Book of Nehemiah Chapter Five Commentary by
Pastor Ron Beckham
What's it like to be set free from some kind of slavery, but the freedom you rejoiced in briefly, became simply another kind of bondage? That's what is being eloquently expressed in Verses 1-5: "Now there was a great outcry of the people and of their wives against their Jewish brothers. 2 For there were those who said, 'We, our sons and our daughters are many; therefore let us get grain that we may eat and live. 3 There were others who said, 'We are mortgaging our fields, our vineyards and our houses that we might get grain because of the famine.' 4 Also there were those who said, 'We have borrowed money for the king’s tax on our fields and our vineyards. 5 Now our flesh is like the flesh of our brothers, our children like their children. Yet behold, we are forcing our sons and our daughters to be slaves, and some of our daughters are forced into bondage already, and we are helpless because our fields and vineyards belong to others.'" Note carefully that it was former Jewish slaves of the Babylonian and Persian Empires who were placing their own countrymen into financial bondage. As it is in every generation, some are gifted in the understanding of trade, of money and how to use it. But the key word here is "gift." If you can direct others, if you understand how to make a profit when others can't, it is God's gift, not merely for you, but entrusted TO you, so you can help others who don't have that ability. God's gifts are like that—whether they considered "natural" or "spiritual," you are gifted for the benefit of those around you.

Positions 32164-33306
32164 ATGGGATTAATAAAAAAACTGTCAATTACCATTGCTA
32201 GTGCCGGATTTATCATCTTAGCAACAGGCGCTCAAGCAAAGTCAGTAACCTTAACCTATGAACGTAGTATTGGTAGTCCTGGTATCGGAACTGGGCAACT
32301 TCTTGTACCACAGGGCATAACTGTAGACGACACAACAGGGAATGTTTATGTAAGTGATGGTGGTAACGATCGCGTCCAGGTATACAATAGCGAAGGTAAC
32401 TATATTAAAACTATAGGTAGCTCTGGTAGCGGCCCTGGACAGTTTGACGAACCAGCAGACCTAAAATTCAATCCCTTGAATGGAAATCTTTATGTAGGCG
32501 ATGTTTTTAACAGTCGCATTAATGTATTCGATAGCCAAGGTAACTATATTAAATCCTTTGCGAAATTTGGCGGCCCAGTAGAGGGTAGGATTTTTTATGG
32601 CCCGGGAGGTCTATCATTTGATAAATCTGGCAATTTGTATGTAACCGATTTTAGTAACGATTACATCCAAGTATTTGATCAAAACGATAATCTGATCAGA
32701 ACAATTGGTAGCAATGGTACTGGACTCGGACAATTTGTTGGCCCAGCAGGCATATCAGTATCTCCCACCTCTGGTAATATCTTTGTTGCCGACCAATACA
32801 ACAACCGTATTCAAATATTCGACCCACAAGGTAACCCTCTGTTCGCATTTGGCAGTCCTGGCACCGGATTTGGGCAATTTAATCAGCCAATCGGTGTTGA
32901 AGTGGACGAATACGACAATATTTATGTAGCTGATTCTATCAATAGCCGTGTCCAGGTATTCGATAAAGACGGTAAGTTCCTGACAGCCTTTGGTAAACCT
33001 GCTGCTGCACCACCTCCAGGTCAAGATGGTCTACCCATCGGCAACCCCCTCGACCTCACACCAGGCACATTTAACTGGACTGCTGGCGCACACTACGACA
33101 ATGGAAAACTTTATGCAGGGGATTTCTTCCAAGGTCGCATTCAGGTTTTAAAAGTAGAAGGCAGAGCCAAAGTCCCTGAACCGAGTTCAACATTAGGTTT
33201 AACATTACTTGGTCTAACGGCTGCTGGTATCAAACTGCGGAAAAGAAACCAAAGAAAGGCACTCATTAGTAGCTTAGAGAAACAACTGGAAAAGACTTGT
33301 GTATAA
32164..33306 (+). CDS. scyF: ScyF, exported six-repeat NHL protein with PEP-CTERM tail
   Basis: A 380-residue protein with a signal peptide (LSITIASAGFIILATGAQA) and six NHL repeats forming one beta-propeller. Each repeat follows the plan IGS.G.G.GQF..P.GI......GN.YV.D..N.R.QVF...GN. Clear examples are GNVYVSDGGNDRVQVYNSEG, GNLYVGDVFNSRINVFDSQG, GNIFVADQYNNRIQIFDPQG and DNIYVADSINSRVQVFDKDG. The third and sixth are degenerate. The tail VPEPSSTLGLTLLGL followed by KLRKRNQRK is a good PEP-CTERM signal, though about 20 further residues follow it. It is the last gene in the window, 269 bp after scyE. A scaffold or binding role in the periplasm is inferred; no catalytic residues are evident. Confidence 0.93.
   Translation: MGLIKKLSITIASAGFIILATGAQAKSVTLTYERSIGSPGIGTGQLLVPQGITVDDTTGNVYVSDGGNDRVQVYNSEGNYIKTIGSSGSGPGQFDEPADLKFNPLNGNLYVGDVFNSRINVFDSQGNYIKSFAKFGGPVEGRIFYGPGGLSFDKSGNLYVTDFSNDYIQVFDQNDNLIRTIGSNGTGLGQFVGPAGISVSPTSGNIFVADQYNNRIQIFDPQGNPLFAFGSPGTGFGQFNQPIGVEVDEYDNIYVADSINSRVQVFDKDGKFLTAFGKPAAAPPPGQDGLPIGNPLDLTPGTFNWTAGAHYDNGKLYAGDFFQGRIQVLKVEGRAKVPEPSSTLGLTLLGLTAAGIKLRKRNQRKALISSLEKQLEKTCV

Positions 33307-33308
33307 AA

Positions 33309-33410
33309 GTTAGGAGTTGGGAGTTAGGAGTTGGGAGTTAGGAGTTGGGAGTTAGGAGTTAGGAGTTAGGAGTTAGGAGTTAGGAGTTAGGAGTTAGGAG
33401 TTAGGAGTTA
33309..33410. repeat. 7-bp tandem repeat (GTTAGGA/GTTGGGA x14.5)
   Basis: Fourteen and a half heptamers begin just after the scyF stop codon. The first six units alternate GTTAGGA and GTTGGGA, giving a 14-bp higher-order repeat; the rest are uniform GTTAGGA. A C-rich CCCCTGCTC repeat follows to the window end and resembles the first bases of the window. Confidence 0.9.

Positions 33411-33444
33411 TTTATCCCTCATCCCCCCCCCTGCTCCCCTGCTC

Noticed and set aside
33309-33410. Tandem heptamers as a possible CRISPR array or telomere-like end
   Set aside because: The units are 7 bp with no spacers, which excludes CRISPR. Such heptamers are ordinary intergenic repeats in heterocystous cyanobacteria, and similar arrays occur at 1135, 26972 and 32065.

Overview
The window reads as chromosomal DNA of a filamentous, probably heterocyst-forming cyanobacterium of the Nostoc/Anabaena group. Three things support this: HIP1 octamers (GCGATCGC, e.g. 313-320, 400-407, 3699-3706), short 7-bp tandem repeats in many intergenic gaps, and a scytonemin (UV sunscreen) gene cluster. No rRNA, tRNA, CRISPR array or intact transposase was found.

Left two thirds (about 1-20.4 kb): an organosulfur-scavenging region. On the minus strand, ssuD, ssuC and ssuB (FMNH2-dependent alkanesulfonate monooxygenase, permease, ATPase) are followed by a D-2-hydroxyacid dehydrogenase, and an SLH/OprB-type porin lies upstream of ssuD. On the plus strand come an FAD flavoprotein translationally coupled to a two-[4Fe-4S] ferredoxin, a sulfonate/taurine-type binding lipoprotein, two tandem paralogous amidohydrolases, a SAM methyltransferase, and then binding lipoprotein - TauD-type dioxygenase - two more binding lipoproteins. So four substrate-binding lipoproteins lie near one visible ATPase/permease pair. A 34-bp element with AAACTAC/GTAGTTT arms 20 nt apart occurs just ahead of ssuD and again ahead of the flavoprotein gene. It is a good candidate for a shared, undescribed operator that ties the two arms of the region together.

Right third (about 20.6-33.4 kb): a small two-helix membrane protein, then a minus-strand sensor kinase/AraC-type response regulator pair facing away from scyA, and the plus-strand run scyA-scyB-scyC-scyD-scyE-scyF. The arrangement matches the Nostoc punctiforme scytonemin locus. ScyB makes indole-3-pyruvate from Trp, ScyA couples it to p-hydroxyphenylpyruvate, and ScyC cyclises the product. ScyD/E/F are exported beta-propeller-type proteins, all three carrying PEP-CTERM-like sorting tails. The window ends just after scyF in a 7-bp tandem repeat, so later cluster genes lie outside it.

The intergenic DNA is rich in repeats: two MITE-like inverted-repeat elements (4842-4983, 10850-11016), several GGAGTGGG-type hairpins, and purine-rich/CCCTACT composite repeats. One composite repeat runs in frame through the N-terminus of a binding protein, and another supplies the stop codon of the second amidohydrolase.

You can see Nehemiah's response to this information in Verse 6: "Then I was very angry when I had heard their outcry and these words." And he should have been angry because he could clearly see God's will for the people in Exodus 22:25—"If you lend money to any of My people who are poor among you, you shall not be like a moneylender to him; you shall not charge him interest." A similar command is seen in Leviticus 25:35-37 and these moneylenders should have known it, or did know and didn't care. The returned exiles were part of the Persian Empire, had to pay local and imperial taxes, buy seed for crops, and had other normal expenses of life. They couldn't keep up, borrowed from their brethren at interest and ended up not only selling their land, but also sold some of their children into slavery in order to keep up with the payments. One bad practice leads to another bad practice.